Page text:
As the new explorers continued to stream in, we were forced to abandon most of the areas that had become home to us in the previous months, and Slade was in a seething rage.  He now looked upon these entire caverns as his own, and he often spoke of coming here before serving his prison sentence.  Slade claimed he was involved in the original expedition when the cavern entrance was discovered near the surface, and his grasp of the D’ni language and mathematics was astounding.  He also possessed intimate knowledge of the dynamics of linking and was confident in his abilities.  But Slade had a dark side.

Slade would not have to be concerned for very long..

Published in: on November 29, 2007 at 3:03 pm  Comments (1)  
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All Goes Quiet..

All Goes Quiet..March 2004  –  Slade and I continued to lay low for a time until finally the rumors were confirmed.  Our information was sketchy at best as our sources were other explorers with less than stellar reputations, but I guess we fit into that group as well.  We had missed the mass exodus from the cavern and for all practical purposes we would be on our own.  From what we heard we could only conclude that the restoration effort had been abandoned, the city barricaded off, and Slade and I left to fend for ourselves.

We soon began to run low on much needed supplies and decided we would risk breaking into the city to search for anything possibly left behind.  We were able to access one of the rooftops that had been used by many of the explorers and discovered a risky but successful method of scaling one of the high walls and into the courtyard area.  At this point Slade and I agreed to split up in an effort to cover more ground in our search of the city for food and hopefully fresh water, but our attention would soon be diverted by unexplained activity nearby.  We decided not to risk exposing ourselves to anyone possibly left behind and we continued to keep a stealthy presence.

We persisted on what we could find in the city and even risked sampling what little was available in the few ages we had visited so far.  For the next six months we felt both isolated and watched at the same time, as if some unseen presence was watching over us.  Slade and I would hear and see things that would make a grown man shake in his boots.  Little did we know that our isolation was about to come to an end..

Published in: on November 28, 2007 at 11:00 pm  Leave a Comment  
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Secrets of The Underground

Secrets of The UndergroundIn December 2003 I ran across a cranky old guy in the New Mexico desert named Luther Slade.  Around my campfire one starlit evening Slade had a bit much to drink and began to ramble on endlessly about his supposed association with a group of explorers whom he claimed had access to huge underground caverns.  I listened intently as he guzzled his brew and spewed forth magnificent tales of places in such great detail that I thought there was no way he could imagine it all.  And thus my journey was born..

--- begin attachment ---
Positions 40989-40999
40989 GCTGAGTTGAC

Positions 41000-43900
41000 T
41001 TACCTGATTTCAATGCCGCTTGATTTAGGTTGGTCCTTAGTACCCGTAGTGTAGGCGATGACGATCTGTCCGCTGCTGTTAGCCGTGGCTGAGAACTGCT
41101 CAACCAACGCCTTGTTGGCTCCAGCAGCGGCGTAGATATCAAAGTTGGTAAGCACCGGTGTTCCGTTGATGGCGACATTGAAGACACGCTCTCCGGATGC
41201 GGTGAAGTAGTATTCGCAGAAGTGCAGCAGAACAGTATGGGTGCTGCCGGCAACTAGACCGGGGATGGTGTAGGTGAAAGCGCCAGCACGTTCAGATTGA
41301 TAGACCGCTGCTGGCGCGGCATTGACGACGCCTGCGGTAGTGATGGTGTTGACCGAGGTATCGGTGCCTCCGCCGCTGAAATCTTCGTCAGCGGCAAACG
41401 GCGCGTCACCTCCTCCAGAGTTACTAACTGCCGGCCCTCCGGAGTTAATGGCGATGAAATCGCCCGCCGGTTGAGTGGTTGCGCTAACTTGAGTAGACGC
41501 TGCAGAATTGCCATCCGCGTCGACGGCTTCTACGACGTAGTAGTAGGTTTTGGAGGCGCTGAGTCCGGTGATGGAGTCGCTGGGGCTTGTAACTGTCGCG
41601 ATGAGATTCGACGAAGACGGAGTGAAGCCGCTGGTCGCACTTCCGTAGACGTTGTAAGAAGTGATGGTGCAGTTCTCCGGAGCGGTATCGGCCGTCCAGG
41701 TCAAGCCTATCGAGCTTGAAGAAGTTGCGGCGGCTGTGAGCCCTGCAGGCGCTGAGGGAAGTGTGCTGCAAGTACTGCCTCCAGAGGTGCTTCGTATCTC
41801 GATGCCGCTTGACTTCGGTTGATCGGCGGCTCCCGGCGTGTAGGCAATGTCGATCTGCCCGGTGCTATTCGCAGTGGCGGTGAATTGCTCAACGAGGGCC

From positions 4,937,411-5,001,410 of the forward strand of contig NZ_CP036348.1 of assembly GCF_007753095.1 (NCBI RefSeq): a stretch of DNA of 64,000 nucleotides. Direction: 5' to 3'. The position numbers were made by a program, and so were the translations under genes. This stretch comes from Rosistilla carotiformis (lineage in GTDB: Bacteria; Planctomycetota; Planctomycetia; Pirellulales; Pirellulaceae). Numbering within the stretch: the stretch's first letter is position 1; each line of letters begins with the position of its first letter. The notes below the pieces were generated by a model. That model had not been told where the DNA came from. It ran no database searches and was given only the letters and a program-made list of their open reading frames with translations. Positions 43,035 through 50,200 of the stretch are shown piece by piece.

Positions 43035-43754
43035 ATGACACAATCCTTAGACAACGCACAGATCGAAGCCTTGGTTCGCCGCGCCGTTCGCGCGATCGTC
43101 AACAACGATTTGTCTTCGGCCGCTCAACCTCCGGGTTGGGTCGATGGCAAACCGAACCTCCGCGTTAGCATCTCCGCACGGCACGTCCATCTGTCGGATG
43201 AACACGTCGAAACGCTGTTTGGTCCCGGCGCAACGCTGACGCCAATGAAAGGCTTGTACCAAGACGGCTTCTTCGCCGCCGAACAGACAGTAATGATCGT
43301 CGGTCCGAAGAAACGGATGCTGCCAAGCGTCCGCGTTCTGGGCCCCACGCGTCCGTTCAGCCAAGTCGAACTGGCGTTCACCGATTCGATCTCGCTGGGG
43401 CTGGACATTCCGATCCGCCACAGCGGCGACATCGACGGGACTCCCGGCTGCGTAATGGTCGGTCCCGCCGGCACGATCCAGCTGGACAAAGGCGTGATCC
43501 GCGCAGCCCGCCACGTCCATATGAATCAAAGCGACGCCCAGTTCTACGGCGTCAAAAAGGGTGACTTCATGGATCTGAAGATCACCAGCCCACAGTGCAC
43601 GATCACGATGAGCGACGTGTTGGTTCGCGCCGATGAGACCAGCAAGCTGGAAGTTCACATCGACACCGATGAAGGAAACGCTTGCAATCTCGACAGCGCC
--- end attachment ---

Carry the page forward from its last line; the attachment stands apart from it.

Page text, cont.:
The following morning Slade had no recollection of what he had told me but I confronted him with what I had heard.  I convinced him to show me these fantastic places and we planned to enter the underground a few days later.  The trip was much more difficult than I had expected and he insisted on total secrecy.  After arriving in the caverns a few days later he looked me in the eye with an evil grin and asked me not to speak to strangers or other explorers.  At this point I began to feel like an intruder but I liked the sense of adventure.  What followed in the months ahead was filled with Slade and I exploring places off the beaten path, many of them obviously never seen by surface dwellers.

Our brief encounters with some of the “authorized” explorers led to much confusion about who had access to what, and we soon developed a reputation as outlaws.  Luther seemed to relish this attention and I too was swept up by it all.

Slade and I soon learned that an effort was being organized to round us up and haul us to the surface, but we had managed to develop a vast network of hideouts in and around the cavern.  Slade shocked me by sharing his knowledge of “linking books”, which enabled us to vanish as if by magic, but he warned me that using the books was risky business, and he’d obviously had experience using them in the past.  We spent January and February of 2004 visiting several of these “ages” which allowed us to keep a low profile.  It was about this time that we heard rumors the cavern would soon be evacuated.

What followed in the months and years ahead would leave us perplexed and frustrated..

Published in: on November 28, 2007 at 6:34 pm  Leave a Comment